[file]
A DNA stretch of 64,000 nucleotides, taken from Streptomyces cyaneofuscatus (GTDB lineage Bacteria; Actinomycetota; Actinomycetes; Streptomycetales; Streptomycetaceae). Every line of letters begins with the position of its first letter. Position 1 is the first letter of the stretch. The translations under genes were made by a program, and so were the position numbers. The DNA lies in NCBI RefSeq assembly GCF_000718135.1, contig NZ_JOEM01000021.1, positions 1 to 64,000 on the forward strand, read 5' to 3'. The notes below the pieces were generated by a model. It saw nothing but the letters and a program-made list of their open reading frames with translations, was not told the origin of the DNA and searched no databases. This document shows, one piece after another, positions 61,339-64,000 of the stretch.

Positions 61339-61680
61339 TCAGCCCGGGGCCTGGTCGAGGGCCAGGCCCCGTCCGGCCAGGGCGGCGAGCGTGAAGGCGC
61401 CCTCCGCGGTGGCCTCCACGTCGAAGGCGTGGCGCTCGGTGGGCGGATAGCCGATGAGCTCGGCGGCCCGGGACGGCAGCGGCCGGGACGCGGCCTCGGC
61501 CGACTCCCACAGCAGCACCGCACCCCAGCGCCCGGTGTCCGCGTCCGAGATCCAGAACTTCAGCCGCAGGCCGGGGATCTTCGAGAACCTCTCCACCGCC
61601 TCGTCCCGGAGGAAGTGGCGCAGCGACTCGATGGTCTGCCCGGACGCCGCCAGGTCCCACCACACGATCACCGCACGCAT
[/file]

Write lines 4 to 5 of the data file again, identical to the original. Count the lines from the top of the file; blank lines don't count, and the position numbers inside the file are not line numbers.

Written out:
61401 CCTCCGCGGTGGCCTCCACGTCGAAGGCGTGGCGCTCGGTGGGCGGATAGCCGATGAGCTCGGCGGCCCGGGACGGCAGCGGCCGGGACGCGGCCTCGGC
61501 CGACTCCCACAGCAGCACCGCACCCCAGCGCCCGGTGTCCGCGTCCGAGATCCAGAACTTCAGCCGCAGGCCGGGGATCTTCGAGAACCTCTCCACCGCC